First week of Spring, really.  Looks like after another round of snow flurries this weekend, the forecasters are threatening 70 degrees on Wednesday!  It is always hard to get full work weeks in this time of year when the weather is so uncooperative and cold.  Only so much fence maintenance, mulching and chainsaw work to do.  Once it warms up and dries out some there is always more to do with the crops in the field as planting and growth all speed up.

Today is tunnel sliding day for the earliest tomato planting.  I always feel that once we slide those tunnels over the prepared beds and trellises and get those plants in the ground then spring is really here, despite what the weather is doing.  Maybe it is just the thought of finally eating a good tomato again after nine long months.

We have been sliding these tunnels for over 20 years now and there is always a lot to do leading up to the actual moving including getting a few extra people here to help.  Back when Betsy and I were younger we could do it with only four people but these days it takes six, not sure what that means?  We are talking about starting to replace the old tunnels beginning this fall with new models that are easier to move, better technology for old and young bodies.

Picture of the Week

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Jennie with a big pile of mulch on a cold morning being moved to the Blueberry field

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Peregrine Farm News Vol. 14 #14, 5/19/17

What’s been going on!

Always something new or at least a new twist.  Birds are a common problem in blueberry fields but our losses have always been relatively small and we lived with them flitting in and out of the bushes.  Last year when we had a very tiny crop as a result of the late April freeze the birds got them all.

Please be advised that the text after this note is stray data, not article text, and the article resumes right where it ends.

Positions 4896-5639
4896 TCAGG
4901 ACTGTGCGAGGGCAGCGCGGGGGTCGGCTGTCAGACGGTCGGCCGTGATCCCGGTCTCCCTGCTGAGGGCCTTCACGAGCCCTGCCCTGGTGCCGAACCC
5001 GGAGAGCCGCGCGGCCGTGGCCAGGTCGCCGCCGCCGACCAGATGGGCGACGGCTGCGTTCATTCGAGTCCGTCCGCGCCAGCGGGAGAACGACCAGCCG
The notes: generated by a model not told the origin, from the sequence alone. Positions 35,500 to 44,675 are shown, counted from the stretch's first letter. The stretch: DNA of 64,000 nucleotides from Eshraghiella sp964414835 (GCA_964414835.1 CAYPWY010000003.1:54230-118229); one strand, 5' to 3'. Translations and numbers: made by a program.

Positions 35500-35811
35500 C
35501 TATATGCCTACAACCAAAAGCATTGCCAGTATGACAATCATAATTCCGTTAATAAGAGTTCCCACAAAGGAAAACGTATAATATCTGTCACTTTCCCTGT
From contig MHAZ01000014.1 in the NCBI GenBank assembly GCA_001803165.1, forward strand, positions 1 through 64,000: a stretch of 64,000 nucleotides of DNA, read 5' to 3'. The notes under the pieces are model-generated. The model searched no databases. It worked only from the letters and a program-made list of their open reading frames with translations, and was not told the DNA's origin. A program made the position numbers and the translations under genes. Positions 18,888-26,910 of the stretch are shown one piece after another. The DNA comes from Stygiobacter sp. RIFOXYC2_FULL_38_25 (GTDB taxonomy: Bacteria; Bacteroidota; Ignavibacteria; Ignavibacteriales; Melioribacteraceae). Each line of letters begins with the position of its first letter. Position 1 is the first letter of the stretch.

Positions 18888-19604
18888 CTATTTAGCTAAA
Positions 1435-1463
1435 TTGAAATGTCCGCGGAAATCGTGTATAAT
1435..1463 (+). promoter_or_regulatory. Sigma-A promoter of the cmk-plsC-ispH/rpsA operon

This spring’s hard March freezes took maybe half of the blooms but the remaining fruit looked good and with the crazy generally warm conditions they began ripening early, just like all the vegetables some of which have been weeks early.  We could have begun picking last Friday which is a least 10 days early but decided to wait until Monday and then we realized the berries that were turning blue were disappearing, damn the birds are back!

The gold standard for bird protection is netting but we don’t have any, didn’t want to buy any much less have to cover and uncover 100 foot long, seven foot tall rows of bushes.  Big growers sometimes have to build structures over their whole fields to support netting so the mowing and picking can happen underneath.  Not going there.  There are plastic owls and hawks, propane cannons that explode every so often to scare flocks away, not going there either.

Ours are a mix of birds, mostly small birds alone or in tiny groups.  Last year it was cedar waxwings moving through.  We had to move fast so we went with the fun house/disco look.  We ordered, with overnight delivery, scare eye balloons to mimic predators to hang in the field and shiny mylar holographic tape to tie onto the bushes, hasn’t chased all the birds away but enough that we are picking.

Picture of the Week

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Blueberries, scary balloons, flashy tape can you hear the music?

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Peregrine Farm News Vol. 13 #15, 5/26/16

What’s been going on!

So I am afraid to say that it looks like we may not get any blueberries this season.  We knew way back last winter that we would have a smaller crop when they started blooming in the unusually warm December weather.  When they started blooming again   in late March we felt like there was still a substantial number of blooms so maybe an OK crop.  26 degrees on April 6th reduced the number of berries even further.  Now with so few berries out there the birds are taking everyone just as they begin to show any color.

We have seen this twice before.  In 2001 when we had what everyone now refers to as “the Easter Freeze” with 24 degrees on April 18th and again in 2007 with five nights in the 20’s the first week of April.  Both years we had a tiny fruit set which the birds and squirrels took either all or most of.  What happens when we have late freezes like that it not only kills domesticated fruit buds but wild fruiting plants too, leaving not much for the wildlife who in turn eat where the pickin’s are good, our bushes!

Could we net the bushes and save what we have, sure if we had netting here and when weighing the cost of netting and the labor to put it on and take it off to pick it is hard to say if it is worth it with a small crop.  So now we will wait and see if this flock of birds will move on or not.